INSERT Product (VendorID,Description,WholesaleCost,RetailPrice) VALUES (2,'Product Y-2',5.00,7.00)
INSERT Product (VendorID,Description,WholesaleCost,RetailPrice) VALUES (2,'Product Y-3',5.00,9.00)
INSERT Product (VendorID,Description,WholesaleCost,RetailPrice) VALUES (3,'Product Z-1',6.00,8.00)

INSERT Purchase (CustomerID,OrderNumber,OrderDate) VALUES (1,1001,'07/01/2005')
INSERT Purchase (CustomerID,OrderNumber,OrderDate) VALUES (2,1002,'07/02/2005')
INSERT Purchase (CustomerID,OrderNumber,OrderDate) VALUES (2,1003,'07/03/2005')

INSERT PurchaseItem (PurchaseID,ProductID,Quantity,LineNumber) VALUES (1,1,1,1)
INSERT PurchaseItem (PurchaseID,ProductID,Quantity,LineNumber) VALUES (2,1,1,1)
INSERT PurchaseItem (PurchaseID,ProductID,Quantity,LineNumber) VALUES (2,3,2,2)
INSERT PurchaseItem (PurchaseID,ProductID,Quantity,LineNumber) VALUES (3,2,1,1)
INSERT PurchaseItem (PurchaseID,ProductID,Quantity,LineNumber) VALUES (3,4,2,2)
INSERT PurchaseItem (PurchaseID,ProductID,Quantity,LineNumber) VALUES (3,5,3,3)

INSERT Shipment (Carrier,TrackingNumber,ShipDate) VALUES ('UPS' ,'1','07/01/2005')
INSERT Shipment (Carrier,TrackingNumber,ShipDate) VALUES ('UPS' ,'2','07/02/2005')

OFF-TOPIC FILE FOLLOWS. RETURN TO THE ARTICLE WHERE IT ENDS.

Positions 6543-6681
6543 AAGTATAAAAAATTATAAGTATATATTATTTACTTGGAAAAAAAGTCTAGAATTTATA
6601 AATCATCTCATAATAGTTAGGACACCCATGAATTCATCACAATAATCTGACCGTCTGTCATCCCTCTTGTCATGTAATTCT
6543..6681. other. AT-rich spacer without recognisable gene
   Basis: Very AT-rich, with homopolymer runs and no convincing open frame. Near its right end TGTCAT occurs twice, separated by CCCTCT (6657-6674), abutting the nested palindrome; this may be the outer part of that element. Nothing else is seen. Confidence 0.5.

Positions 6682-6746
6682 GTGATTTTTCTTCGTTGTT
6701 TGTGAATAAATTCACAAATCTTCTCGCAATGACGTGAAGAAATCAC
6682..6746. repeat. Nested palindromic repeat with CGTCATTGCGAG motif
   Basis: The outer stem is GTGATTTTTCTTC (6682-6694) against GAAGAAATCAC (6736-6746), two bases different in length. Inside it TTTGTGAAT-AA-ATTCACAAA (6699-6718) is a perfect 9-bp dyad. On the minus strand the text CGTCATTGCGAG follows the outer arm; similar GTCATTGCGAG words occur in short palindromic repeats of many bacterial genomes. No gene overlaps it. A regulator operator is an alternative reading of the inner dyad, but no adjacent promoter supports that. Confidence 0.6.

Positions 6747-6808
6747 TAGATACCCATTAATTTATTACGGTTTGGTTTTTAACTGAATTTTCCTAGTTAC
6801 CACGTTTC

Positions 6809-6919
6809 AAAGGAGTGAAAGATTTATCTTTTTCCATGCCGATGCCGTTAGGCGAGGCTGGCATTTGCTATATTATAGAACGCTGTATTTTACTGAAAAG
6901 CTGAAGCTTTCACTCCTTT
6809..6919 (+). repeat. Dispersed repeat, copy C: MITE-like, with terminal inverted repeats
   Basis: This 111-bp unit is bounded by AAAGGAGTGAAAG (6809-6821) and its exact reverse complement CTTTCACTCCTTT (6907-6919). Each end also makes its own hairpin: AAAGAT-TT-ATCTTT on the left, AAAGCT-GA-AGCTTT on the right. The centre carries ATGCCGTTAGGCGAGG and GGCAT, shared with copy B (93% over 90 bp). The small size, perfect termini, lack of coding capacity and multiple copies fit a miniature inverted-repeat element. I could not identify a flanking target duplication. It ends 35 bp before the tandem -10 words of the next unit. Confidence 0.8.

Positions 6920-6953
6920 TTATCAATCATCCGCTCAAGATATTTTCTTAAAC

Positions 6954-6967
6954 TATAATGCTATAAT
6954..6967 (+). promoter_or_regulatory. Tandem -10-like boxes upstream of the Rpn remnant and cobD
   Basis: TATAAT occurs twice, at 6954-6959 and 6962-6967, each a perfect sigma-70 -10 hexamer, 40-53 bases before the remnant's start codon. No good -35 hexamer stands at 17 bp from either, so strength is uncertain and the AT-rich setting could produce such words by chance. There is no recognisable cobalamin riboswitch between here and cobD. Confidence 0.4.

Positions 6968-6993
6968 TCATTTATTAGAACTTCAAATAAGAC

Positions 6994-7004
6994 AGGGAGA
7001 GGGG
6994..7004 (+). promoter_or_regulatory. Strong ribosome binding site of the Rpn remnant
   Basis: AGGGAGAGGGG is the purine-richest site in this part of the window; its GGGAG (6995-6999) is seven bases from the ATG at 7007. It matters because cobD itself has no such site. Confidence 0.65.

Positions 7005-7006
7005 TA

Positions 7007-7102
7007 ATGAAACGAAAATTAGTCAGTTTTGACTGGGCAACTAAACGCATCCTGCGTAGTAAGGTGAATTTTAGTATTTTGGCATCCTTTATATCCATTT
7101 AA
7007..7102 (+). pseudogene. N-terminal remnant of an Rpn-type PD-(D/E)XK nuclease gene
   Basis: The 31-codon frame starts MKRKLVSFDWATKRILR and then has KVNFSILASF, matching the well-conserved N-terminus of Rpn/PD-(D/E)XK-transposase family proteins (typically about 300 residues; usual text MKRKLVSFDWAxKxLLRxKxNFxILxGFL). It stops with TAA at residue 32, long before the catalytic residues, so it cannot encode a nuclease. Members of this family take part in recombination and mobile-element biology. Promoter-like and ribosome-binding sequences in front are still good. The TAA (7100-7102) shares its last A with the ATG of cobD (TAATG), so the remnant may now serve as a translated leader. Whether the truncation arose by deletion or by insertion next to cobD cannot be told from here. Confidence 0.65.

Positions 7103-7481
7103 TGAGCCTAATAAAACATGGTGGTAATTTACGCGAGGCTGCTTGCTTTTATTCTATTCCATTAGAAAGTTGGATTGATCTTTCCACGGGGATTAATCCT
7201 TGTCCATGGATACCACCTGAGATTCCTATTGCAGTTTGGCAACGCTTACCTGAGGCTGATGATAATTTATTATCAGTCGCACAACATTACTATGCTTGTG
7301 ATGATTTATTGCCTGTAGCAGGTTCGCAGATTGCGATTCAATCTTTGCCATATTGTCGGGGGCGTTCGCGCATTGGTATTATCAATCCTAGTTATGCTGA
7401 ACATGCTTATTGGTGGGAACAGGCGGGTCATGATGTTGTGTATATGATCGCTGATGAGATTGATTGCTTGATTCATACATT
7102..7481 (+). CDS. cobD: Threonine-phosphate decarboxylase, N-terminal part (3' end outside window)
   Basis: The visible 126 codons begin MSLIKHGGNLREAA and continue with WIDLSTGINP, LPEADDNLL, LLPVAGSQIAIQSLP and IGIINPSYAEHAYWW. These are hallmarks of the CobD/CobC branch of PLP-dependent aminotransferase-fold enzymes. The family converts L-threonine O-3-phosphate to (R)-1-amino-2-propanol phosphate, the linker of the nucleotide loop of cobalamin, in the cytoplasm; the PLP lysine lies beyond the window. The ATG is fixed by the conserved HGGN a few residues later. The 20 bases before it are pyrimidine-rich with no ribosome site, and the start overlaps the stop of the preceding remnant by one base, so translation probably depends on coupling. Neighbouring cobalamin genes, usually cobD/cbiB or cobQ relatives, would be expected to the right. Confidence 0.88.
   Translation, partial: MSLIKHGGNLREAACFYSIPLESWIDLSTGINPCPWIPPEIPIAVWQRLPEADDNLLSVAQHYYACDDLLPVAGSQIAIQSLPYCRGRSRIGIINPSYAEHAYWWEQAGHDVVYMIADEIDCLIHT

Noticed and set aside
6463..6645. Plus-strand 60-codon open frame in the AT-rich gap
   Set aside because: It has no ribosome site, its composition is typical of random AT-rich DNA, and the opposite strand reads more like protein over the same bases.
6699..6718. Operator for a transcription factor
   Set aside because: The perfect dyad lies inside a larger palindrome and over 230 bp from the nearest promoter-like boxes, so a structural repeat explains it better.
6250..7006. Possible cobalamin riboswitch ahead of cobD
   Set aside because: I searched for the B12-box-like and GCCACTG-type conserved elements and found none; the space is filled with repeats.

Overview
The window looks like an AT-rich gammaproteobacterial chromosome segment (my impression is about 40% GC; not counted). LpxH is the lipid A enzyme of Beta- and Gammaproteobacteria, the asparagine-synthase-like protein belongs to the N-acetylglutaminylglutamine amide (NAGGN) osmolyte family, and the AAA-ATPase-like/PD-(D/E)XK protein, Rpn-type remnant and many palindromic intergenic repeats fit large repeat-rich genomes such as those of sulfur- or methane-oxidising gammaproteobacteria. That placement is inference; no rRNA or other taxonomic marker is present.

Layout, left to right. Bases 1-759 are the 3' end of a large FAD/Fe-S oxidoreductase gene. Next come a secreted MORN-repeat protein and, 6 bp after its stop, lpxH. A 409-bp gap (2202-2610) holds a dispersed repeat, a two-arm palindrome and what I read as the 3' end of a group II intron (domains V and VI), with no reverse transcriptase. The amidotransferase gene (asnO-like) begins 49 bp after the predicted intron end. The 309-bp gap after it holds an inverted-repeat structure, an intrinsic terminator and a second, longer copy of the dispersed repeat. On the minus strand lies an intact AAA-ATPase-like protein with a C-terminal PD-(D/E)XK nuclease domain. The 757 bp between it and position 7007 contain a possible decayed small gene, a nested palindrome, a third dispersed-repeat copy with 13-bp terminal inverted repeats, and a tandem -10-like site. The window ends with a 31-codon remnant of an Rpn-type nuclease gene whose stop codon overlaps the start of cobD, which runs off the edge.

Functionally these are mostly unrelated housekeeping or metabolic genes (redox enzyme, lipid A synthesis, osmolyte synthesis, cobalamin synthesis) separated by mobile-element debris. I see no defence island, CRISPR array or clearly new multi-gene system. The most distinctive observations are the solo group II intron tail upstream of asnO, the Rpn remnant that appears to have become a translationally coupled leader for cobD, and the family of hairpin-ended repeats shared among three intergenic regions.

INSERT Shipment (Carrier,TrackingNumber,ShipDate) VALUES ('FedEx','1','07/03/2005')
INSERT Shipment (Carrier,TrackingNumber,ShipDate) VALUES ('FedEx','2','07/05/2005')

INSERT PurchaseItemShipment (PurchaseItemID,ShipmentID) VALUES (1,1)
INSERT PurchaseItemShipment (PurchaseItemID,ShipmentID) VALUES (2,2)
INSERT PurchaseItemShipment (PurchaseItemID,ShipmentID) VALUES (3,2)
INSERT PurchaseItemShipment (PurchaseItemID,ShipmentID) VALUES (4,3)
INSERT PurchaseItemShipment (PurchaseItemID,ShipmentID) VALUES (5,4)
INSERT PurchaseItemShipment (PurchaseItemID,ShipmentID) VALUES (6,4)

INSERT Payment (PurchaseID,Method,Amount) VALUES (1,'PayPal', 4.00)
INSERT Payment (PurchaseID,Method,Amount) VALUES (2,'PayPal',14.00)
INSERT Payment (PurchaseID,Method,Amount) VALUES (3,'Check' ,16.00)
INSERT Payment (PurchaseID,Method,Amount) VALUES (3,'Check' ,16.00)
INSERT Payment (PurchaseID,Method,Amount) VALUES (3,'Check' ,15.00)

I know, I know, natural data key proponents will point out that my use of assumed IDENTITY values in the VALUES clause is exactly the failing of surrogate keys. They are right in a sense. The INSERT statements above make some assumptions about parent rows because child rows are not connected to parent rows using natural data. However, customers do not place their orders using a batch of INSERT statements. Customers use an application, and an application does not have to make any assumptions about parent rows. An application can handle IDENTITY values dynamically, but my example data must be static.


Click for the stored procedures to create and delete constraints and indexes


A surrogate key architecture for powerful database operations

ABOUT THE AUTHOR
Brian Walker is a senior database architect in an IS department that uses SQL Server 2000 and the .NET Framework. He has more than 25 years of experience in the IT industry with the last several years focused on databases and SQL Server. Walker is a software developer, database developer, database administrator and database consultant. He develops utility software as a hobby, including a large collection of SQL Server utilities.

This was first published in January 2006